Short Description:

Virtual world environment to offer government entities and interest groups an on-line space for conducting citizen consultation. In short, this project will use the metaphor of the “county fair,” a familiar civic event in the life of a community. This will be a place – like a meeting tent, a town hall or even a shopping mall – where groups can congregate online. The aim of this project is to design a space where interested parties, such as trade associations, activist groups and scientific experts, will be able to set up virtual booths for presentation of information and deliberation as well as advocacy.

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Democracy Island

Current projects include the following:

Business Model

Second Life is unique among online worlds in that their users are allowed to retain their own intellectual property and generate income within the space. Because this is a geographic space, professional groups, including lawyers, will be able to rent space from NYLS for advertising, as they would in the real world. Since Second Life allows residents to purchase more land when desired, the Democracy Fair can grow as needed. In addition, the content and systems built early in the process can be sold or leased to other groups who wish to utilize the space.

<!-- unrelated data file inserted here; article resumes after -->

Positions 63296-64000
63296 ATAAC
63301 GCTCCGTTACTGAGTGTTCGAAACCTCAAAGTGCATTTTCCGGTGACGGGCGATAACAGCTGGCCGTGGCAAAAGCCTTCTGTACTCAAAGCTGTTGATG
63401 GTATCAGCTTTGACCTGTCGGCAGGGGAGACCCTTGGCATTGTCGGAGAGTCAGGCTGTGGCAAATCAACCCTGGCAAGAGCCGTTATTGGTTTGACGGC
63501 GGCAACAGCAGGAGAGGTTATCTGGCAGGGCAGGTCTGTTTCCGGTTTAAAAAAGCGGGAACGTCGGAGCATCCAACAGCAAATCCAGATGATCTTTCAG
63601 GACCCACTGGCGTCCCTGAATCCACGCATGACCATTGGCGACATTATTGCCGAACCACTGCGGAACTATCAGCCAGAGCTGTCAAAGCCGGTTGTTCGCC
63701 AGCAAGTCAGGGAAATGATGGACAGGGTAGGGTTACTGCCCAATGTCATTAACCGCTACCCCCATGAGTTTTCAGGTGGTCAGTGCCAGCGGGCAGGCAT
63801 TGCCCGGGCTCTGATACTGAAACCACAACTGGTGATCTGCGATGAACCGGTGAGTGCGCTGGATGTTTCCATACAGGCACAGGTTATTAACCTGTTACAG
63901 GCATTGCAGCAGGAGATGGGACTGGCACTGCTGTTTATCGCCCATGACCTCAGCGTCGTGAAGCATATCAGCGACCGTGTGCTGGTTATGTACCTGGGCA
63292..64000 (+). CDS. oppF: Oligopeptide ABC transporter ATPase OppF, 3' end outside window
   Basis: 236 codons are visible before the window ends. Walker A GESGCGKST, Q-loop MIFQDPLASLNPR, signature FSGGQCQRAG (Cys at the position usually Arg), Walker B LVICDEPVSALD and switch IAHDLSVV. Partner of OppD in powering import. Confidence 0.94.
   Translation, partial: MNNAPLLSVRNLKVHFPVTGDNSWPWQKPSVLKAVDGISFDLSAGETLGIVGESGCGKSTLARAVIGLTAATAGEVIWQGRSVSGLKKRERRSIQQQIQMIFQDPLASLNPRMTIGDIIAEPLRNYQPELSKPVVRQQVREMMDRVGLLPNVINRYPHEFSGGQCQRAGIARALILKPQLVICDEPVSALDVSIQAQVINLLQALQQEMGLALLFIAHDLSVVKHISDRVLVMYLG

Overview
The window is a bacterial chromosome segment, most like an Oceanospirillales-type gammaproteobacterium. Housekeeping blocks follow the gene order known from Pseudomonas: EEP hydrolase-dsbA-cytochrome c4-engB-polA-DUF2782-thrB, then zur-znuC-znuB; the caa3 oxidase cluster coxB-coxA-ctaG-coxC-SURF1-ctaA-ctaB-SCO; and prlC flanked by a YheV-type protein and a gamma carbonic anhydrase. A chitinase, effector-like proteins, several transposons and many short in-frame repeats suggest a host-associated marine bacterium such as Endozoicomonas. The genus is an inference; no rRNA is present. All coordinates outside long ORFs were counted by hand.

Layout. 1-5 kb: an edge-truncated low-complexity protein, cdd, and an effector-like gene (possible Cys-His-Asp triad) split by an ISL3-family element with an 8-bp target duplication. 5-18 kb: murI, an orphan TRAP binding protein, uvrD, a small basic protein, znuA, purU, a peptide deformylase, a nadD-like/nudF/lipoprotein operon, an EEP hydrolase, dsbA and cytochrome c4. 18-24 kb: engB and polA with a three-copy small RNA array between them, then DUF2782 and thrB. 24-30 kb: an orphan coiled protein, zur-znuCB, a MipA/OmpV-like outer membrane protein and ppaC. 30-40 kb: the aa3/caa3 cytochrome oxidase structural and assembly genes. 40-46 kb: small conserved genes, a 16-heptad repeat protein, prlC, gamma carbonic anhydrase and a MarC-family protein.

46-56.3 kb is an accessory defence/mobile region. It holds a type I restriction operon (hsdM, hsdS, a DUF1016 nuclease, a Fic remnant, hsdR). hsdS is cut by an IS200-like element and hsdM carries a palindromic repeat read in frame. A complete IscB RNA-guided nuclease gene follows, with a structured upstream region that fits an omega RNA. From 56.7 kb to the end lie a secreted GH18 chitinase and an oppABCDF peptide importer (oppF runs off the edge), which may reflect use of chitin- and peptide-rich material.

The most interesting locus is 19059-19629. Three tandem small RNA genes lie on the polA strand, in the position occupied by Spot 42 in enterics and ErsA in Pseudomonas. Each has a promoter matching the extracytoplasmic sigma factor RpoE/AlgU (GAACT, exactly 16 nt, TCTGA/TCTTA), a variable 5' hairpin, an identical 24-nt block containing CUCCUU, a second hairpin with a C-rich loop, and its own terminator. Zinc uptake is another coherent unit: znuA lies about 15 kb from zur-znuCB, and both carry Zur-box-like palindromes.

Participants in Second Life participate in building content, developing structures on the land and running events. Some participants work for fun and for free and others work for in-world currency. Either way, we receive top quality design assistance at a fraction of the cost of hiring traditional developers and artists.

We will also work with Federal agencies and other entities to set up such participation and consultation fairs according to their needs and to manage the fairgrounds. We will charge a “conference organizing” fee.

Walking through the fair, deliberating, learning and participating will, of course, be free and open to all Second Life users. We will treat this as a public forum.

Linden Lab will provide technical support for our users.

We retain all intellectual property rights in and to the fair, allowing us to move it to new virtual worlds as they arise and to secure our rights in the event Second Life goes off-line. This is an important distinction between Second Life/Linden Lab and other massively multiplayer game companies. Not only is Second Life a society and not a game, but the ability to retain intellectual property is unique in the industry. The proposed project will not infringe the rights of any third party.